Loopring 3.0 Overview: From A to zkSNARKs

Matthew Finestone
Loopring Protocol
Published in
5 min readJun 25, 2019

This post is meant to provide a quick overview of how Loopring 3.0 works, and how we use zkSNARKs to enable scalable, secure DEXs. For a deep dive, you can check out the full design doc on GitHub.


The third version of the protocol tackles the scalability problem of decentralized exchanges. Previous versions of the protocol already did the order matching off-chain, but the settlement was completely on-chain. This still has a high computational and storage cost on-chain.

Protocol 3.0 solves this by moving almost all data off-chain as well as moving all computations for all requests off-chain using zero-knowledge proofs (zkSNARKs).

Merkle Tree

Data is stored in a Merkle tree using an account model. Each user has a single account with a one-to-one mapping to his Ethereum address. This account can store balances for all tokens the exchange wants to support and also stores all the trading history data for the user. Requests modify the Merkle tree and the state transitions are verified on-chain using proofs.


For efficiency reasons, requests are batched together in blocks. The cost for verifying a proof remains constant no matter the number of requests in a block, but we are limited in how many requests we can include in a block, otherwise, the proof verification on-chain would not be efficient anymore. How many requests we can include in a block depends on the complexity of the request. If multiple requests types would be included in a block there would be some overhead of doing computations that are only necessary for a single request type so we limit blocks to a single request type for now.

We currently support 5 different requests:

  1. Trade settlement
  2. Deposits
  3. On-chain withdrawal
  4. Off-chain withdrawal
  5. Off-chain order cancellation

Only the first three are necessary for building a fully functional DEX. The other two provide some extra flexibility for users and exchanges.

Once the DEX operator has committed a block on-chain he also needs to submit the proof for the block within a time limit. The commit of the block and the submitting of the proof is done separately because the proof generation currently takes some time. By allowing the DEX operator to commit the block first without having to wait on the proof generation allows other operators to create new blocks that build upon the state of the latest committed block and also allows the proof generation to be done in parallel. Once the proof is generated the operator can send the proof on-chain so the state transitions done in the block are verified. If the operator fails to submit a valid proof in time he is punished and the state is automatically reverted to a valid state.

Data Availability

Only the Merkle tree root is stored on-chain. This is sufficient for users to prove (using a Merkle proof) that they own a certain amount of tokens on the DEX. Even if the DEX operator doesn’t cooperate anymore, users can withdraw any funds they have in ‘withdrawal mode’.

Users need to be able to create a Merkle proof. For that, they need to have access to the complete Merkle tree, not just the Merkle root. In the best case, this data is made available somewhere by the DEX, but there is no guarantee that this is actually the case. To make sure all data is available for all users this data is sent on-chain (this is done using CALLDATA, not storage, which is cheaper and more future proof). Currently, this still has a high cost on Ethereum (though this will improve in the future) and this limits the maximum throughput that can be achieved. This is why we also support disabling on-chain data availability, DEXs are then free to implement some off-chain solution for this.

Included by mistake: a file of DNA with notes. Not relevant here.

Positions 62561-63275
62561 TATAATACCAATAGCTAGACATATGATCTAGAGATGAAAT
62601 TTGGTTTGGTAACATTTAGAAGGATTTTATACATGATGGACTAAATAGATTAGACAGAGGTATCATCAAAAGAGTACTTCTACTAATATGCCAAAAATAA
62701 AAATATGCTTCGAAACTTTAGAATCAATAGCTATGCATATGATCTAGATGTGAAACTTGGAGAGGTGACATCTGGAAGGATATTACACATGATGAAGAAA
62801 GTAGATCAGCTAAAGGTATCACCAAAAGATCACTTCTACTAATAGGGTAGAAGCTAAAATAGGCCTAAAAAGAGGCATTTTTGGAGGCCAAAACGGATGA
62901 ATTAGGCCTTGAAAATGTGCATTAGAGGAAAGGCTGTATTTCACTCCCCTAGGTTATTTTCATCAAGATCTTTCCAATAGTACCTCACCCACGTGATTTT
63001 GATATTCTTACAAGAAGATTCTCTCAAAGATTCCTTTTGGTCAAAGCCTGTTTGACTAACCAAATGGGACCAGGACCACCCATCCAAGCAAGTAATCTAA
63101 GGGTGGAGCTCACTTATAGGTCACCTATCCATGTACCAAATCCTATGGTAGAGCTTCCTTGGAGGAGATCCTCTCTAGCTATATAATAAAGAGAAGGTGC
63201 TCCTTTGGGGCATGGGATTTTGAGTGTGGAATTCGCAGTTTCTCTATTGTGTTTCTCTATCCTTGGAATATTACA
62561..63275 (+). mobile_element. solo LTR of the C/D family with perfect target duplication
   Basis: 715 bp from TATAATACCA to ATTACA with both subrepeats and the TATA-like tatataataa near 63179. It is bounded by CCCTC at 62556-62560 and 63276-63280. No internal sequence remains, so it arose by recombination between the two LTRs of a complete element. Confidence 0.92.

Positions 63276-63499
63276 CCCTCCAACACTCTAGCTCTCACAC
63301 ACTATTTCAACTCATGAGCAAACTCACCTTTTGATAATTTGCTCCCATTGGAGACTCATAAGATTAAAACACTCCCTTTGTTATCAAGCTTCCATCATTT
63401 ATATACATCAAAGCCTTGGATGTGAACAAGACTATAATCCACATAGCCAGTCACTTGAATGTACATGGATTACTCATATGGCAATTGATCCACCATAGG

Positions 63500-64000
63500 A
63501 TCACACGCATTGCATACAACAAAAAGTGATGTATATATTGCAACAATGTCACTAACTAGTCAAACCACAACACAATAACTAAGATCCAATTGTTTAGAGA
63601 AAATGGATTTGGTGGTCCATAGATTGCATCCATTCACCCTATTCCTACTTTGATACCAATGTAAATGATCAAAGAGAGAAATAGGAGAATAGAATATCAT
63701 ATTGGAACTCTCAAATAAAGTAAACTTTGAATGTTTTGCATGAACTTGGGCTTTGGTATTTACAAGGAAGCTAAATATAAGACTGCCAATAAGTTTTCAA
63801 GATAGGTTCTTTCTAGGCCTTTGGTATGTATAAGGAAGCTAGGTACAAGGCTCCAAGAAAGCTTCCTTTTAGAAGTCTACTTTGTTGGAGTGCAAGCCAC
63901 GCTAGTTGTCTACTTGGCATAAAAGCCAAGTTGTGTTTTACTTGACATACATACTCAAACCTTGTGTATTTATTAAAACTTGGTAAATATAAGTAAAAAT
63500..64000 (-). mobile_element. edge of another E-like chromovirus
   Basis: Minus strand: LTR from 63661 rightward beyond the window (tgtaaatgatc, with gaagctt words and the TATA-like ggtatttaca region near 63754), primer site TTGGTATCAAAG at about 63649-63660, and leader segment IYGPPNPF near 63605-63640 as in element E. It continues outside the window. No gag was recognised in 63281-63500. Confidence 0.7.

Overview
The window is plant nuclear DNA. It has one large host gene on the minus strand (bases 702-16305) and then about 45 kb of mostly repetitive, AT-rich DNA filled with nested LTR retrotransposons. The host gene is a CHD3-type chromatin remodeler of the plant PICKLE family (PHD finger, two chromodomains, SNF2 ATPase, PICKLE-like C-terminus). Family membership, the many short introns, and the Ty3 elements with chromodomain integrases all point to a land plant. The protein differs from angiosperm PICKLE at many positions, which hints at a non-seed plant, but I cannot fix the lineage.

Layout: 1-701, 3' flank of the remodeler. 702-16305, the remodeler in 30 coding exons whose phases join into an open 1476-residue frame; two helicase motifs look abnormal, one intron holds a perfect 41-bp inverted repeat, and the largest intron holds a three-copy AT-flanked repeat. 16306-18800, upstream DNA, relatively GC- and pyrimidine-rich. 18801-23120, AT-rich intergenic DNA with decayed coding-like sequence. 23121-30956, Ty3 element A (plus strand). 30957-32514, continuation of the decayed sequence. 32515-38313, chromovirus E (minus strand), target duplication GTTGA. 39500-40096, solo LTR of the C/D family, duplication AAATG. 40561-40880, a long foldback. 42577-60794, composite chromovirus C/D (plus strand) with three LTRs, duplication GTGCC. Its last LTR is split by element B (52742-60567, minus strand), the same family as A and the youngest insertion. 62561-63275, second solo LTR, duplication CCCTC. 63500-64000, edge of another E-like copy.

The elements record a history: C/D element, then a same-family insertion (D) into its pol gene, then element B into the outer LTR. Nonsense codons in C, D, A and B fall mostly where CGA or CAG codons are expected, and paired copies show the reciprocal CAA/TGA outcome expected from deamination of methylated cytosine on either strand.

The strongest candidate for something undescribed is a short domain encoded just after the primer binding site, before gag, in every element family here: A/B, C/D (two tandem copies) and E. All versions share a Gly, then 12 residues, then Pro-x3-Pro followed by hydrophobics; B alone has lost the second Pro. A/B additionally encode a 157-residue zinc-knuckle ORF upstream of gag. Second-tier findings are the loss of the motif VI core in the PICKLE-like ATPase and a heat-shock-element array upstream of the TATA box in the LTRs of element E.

User Flow


To start trading users first need to deposit some funds to the exchange smart contract. This is done using a normal on-chain transaction and the request is added to the on-chain deposit queue. Once the DEX operator includes the deposit request in a block the user can start trading.


A user signs an order a single time and the order contains all the data needed for a DEX to settle the order. The protocol supports

  • Maker/taker orders (using the same order)
  • Market orders
  • Fee payments to the DEX
  • Rebate payments from the DEX to an order owner
  • Automatic order scaling
  • Partial order matching
  • Dual-Authoring to prevent the stealing of orders and/or ring settlements

How the orders are matched is fully up to the DEX, but the settlement will respect the wishes of the order creator in all cases.

The DEX creates a ring settlement request by matching two orders and sends the request to the DEX operator who will include the request in a block to receive the fee specified in the request. The operator can then commit the block on-chain.


If the user wants to withdraw their tokens from the exchange, they need to do a withdrawal request. If the user does an on-chain withdrawal request, the DEX needs to include it in a block in a reasonable time. If a certain amount of time has passed since the withdrawal request was done, we first force the operator to process it by only making it possible to commit on-chain withdrawal blocks. If the operator still refuses to process the withdrawal request the exchange goes into ‘withdrawal mode’. ‘Withdrawal mode’ is irreversible and completely shuts down the exchange, the only thing that’s still possible is for the users to withdraw their funds. This ensures that users remain in full control of their money in all cases without having to trust anyone.

Current Figures

Note, this table was updated in April 2020.

For a deep dive on the technical design, please see the Design Doc here.

Loopring is a protocol for building high-performance, non-custodial, orderbook-based exchanges on Ethereum. You can sign up for our Monthly Update, learn more at Loopring.org, or check out: